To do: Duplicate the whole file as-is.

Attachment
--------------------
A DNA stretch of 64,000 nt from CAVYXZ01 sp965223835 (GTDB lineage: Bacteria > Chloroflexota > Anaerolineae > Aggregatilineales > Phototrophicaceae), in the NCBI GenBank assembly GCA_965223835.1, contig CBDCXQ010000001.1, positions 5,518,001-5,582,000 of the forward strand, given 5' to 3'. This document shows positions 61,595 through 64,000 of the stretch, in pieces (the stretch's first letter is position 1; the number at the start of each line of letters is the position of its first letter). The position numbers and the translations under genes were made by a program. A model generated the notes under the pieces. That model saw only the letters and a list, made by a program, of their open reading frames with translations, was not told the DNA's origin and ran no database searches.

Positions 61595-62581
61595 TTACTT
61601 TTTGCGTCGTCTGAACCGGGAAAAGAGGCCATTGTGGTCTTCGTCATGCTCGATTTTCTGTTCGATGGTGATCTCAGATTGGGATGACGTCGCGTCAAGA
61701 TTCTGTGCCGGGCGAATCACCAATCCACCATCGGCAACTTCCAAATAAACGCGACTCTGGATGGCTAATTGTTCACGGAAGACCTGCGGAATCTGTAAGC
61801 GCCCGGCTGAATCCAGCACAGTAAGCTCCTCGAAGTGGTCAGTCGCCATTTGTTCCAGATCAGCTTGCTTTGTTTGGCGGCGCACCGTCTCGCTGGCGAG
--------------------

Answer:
A DNA stretch of 64,000 nt from CAVYXZ01 sp965223835 (GTDB lineage: Bacteria > Chloroflexota > Anaerolineae > Aggregatilineales > Phototrophicaceae), in the NCBI GenBank assembly GCA_965223835.1, contig CBDCXQ010000001.1, positions 5,518,001-5,582,000 of the forward strand, given 5' to 3'. This document shows positions 61,595 through 64,000 of the stretch, in pieces (the stretch's first letter is position 1; the number at the start of each line of letters is the position of its first letter). The position numbers and the translations under genes were made by a program. A model generated the notes under the pieces. That model saw only the letters and a list, made by a program, of their open reading frames with translations, was not told the DNA's origin and ran no database searches.

Positions 61595-62581
61595 TTACTT
61601 TTTGCGTCGTCTGAACCGGGAAAAGAGGCCATTGTGGTCTTCGTCATGCTCGATTTTCTGTTCGATGGTGATCTCAGATTGGGATGACGTCGCGTCAAGA
61701 TTCTGTGCCGGGCGAATCACCAATCCACCATCGGCAACTTCCAAATAAACGCGACTCTGGATGGCTAATTGTTCACGGAAGACCTGCGGAATCTGTAAGC
61801 GCCCGGCTGAATCCAGCACAGTAAGCTCCTCGAAGTGGTCAGTCGCCATTTGTTCCAGATCAGCTTGCTTTGTTTGGCGGCGCACCGTCTCGCTGGCGAG